If you watch the cable newsers these days, you know that instant analysis and punditocracy of the kind once confined to sports is now the only way to analyze anything of import. Sound bites, gotchas, double backs, keeping em honest…analyzing what people are saying about what people are saying is way more productive than actually identifying and solving problems…so everyone does it. And while it isn’t quite as entertaining as 2011’s Republican primary debate analysis, say, comics have developed their own “Counterpoint Arena” in the last few months, as executives from DC and Marvel come out and give their play-by-play on the just released sales charts. And so we have DC’s Bob Wayne and John Cunningham commenting on the March sales, a month in which they lost their 10-for-10 status and were the the #2 publisher. DC began these kinds of victory laps when they had a victory to lap, so it was interesting to see how a (very successful) but still second place month would be treated. One misses the devastating zingers of John Rood—I guess we only get him in victory months so order up, retailers!— but anyone who knows Bob Wayne, which is to say just about everyone in the comics business, will add his inimitable Texan inflections to the following gracious statements:

It’s interesting that in March Marvel got three titles in the top ten after getting shut out in February, but still DC closed the marketshare gap by over a point in March?

Bob Wayne: We are pleased that we gained share, and we never expected that we would hold ten out of ten at the top of the chart for ever.  I think it is better for the business if everybody is firing on all cylinders, that our competitors are doing interesting things, and we are doing interesting things. It keeps everybody on their toes and it keeps enthusiasm in the readership. The retailers remain involved wanting to make sure that they have enough of everything. I think it’s a good thing all around.

“A good thing all around.” Nice gracious note. But what about that whole AvX thing?

Bob Wayne: Well there’s a different approach in how we sell to retailers and what we use as incentives to encourage them to order extra copies. Marvel offered the possibility of getting very deep discounts on these titles, certainly deeper than any of the discounts that we’ve offered on the launch of the “New 52.” We tend to use other tools to get retailers’ attention and get our books on the shelves. DC and Marvel just have different philosophies at this point on how to do this.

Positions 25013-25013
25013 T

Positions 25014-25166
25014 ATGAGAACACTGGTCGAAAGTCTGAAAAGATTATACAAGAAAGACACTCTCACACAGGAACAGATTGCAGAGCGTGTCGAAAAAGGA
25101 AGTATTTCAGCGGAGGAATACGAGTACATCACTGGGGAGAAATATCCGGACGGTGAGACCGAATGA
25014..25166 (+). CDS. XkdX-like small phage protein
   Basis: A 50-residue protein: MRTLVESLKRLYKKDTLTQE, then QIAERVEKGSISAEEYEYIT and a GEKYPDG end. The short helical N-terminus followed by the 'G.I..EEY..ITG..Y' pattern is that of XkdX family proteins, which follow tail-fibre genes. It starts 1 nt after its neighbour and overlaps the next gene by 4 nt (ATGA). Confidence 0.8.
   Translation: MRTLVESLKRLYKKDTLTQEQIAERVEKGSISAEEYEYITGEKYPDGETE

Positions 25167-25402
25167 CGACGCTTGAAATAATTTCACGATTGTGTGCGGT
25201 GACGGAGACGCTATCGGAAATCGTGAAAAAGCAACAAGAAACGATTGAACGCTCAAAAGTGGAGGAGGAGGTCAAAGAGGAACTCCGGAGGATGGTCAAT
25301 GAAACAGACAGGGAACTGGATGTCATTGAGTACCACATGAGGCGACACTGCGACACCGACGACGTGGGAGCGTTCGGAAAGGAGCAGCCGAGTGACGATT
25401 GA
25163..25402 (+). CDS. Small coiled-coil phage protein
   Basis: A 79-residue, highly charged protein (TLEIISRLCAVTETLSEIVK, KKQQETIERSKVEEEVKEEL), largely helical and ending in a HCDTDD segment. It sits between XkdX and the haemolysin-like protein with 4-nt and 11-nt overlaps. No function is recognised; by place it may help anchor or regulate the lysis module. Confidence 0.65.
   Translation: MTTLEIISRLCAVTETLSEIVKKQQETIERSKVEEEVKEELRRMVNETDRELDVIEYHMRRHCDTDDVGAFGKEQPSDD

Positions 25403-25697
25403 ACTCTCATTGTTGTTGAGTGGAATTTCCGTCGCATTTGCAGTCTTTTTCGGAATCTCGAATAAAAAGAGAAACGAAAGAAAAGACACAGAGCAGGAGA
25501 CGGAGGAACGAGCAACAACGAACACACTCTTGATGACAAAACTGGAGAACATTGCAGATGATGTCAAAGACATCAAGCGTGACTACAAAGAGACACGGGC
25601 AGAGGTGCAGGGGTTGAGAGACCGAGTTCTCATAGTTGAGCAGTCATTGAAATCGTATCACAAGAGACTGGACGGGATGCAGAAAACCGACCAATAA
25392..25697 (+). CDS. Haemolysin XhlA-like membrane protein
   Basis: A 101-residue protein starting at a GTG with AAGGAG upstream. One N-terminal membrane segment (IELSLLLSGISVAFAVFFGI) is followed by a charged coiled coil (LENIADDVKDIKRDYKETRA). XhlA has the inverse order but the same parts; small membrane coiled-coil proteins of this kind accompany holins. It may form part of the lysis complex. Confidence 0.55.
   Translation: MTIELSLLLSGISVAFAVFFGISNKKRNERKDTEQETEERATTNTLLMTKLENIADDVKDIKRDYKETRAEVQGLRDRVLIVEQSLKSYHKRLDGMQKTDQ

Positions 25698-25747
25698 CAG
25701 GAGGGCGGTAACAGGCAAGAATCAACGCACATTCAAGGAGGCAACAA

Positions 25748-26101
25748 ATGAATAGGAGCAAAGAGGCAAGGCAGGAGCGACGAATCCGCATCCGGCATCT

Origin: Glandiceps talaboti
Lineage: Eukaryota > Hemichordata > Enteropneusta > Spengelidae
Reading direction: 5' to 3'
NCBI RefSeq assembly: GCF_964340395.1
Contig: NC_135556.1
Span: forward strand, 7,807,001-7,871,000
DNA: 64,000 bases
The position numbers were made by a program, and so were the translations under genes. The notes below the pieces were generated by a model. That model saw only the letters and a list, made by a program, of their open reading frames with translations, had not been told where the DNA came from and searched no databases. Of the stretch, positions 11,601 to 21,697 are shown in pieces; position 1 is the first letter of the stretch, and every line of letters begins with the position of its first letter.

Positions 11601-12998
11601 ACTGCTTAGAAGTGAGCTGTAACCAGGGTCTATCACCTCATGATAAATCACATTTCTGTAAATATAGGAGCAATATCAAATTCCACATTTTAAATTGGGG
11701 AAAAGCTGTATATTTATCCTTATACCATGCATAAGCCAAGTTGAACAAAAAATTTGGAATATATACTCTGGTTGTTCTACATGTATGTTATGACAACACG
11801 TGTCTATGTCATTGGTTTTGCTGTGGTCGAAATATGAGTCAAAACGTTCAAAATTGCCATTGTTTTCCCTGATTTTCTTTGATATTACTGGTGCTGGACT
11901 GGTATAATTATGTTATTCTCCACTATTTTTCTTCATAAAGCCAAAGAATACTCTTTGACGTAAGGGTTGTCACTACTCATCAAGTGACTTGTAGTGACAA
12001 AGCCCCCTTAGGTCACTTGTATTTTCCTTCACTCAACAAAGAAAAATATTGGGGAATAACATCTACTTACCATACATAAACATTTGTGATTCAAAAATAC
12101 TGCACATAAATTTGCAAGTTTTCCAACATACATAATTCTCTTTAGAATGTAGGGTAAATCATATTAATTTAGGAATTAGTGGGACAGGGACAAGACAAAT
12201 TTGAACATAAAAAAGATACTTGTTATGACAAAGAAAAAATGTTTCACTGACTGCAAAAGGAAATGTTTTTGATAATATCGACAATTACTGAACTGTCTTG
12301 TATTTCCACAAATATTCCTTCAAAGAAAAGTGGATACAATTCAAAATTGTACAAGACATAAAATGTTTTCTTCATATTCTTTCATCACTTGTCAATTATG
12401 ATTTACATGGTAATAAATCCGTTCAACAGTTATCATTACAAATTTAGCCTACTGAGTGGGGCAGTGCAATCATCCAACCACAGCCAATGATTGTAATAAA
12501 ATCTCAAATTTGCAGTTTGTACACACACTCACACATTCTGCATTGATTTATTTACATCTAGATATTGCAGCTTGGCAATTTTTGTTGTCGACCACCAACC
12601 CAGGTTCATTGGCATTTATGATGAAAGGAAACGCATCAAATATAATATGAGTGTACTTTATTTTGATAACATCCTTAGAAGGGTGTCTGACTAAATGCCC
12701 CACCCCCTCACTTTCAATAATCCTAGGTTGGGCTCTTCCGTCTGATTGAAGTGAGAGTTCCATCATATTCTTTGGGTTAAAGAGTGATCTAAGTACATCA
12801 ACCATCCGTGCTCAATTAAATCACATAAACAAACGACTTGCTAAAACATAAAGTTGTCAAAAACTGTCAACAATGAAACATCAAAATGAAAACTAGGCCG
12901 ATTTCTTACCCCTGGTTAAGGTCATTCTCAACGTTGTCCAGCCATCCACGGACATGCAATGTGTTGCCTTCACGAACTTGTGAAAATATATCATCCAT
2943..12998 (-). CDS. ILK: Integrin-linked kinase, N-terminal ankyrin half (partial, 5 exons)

“A different approach.” One could say that.

Cunningham is only quoted on one matter, the aforementioned flat GN sales, and had this to say:

John Cunningham: In that forward-looking way that we have to employ when we look at book publishing planning, given the requirements of that side of the business, as we look at the rest of 2012, graphic novels looks like a huge category for us. The “New 52” collections beginning in May and running through the end of the year, plus the Batman: Earth One and Superman: Earth One Vol. 2 in the fall, The Girl With the Dragon Tattoo in the fall, the Fables: Werewolves of the Heartland original graphic novel in the fall. I think that our business, looking down the rest of 2012, will be extremely bullish in that category.

In a previous answer, Wayne mentioned the Chip Kidd BATMAN: DEATH BY DESIGN and Geoff Johns BATMAN: EARTH ONE OGNs.

What’s interesting about these answers is that DC actually has been putting out original graphic novels for the last few months….with barely a peep of promotion: Douglas Rushkoff and Goran Sudzuka’s A.D.D., RATCATCHER by Andy Diggle and Victor Ibanez, and just last week GONE TO AMERIKAY by Derek McCulloch and Colleen Doran. These seem to be among the last books to come out from what was once Vertigo’s pretty ambitious OGN publishing slate, although we’re always running into people at parties who tell us they’re working on a graphic novel for Vertigo but can’t say what it is…so unless it’s one big anthology, there seem to be more in the pipeline. Is the Vertigo Crime line still going? Even that FABLES: WEREWOLVES GN has been in the works for a long time and was originally supposed to come out last summer.

GET JIRO, the Anthony Bourdain graphic novel, is finally coming out this summer; SHOOTERS, by Brandon Jerwa, Eric Trautmann, and Steve Lieber, is due later this month.

Wayne does mention that BATMAN: THE BLACK MIRROR which collects a DETECTIVE run by Scott Snyder, Jock, and Francesco Francavilla is in its fourth printing. So add Scott Snyder to Brian K. Vaughan as a potential savior of the GN.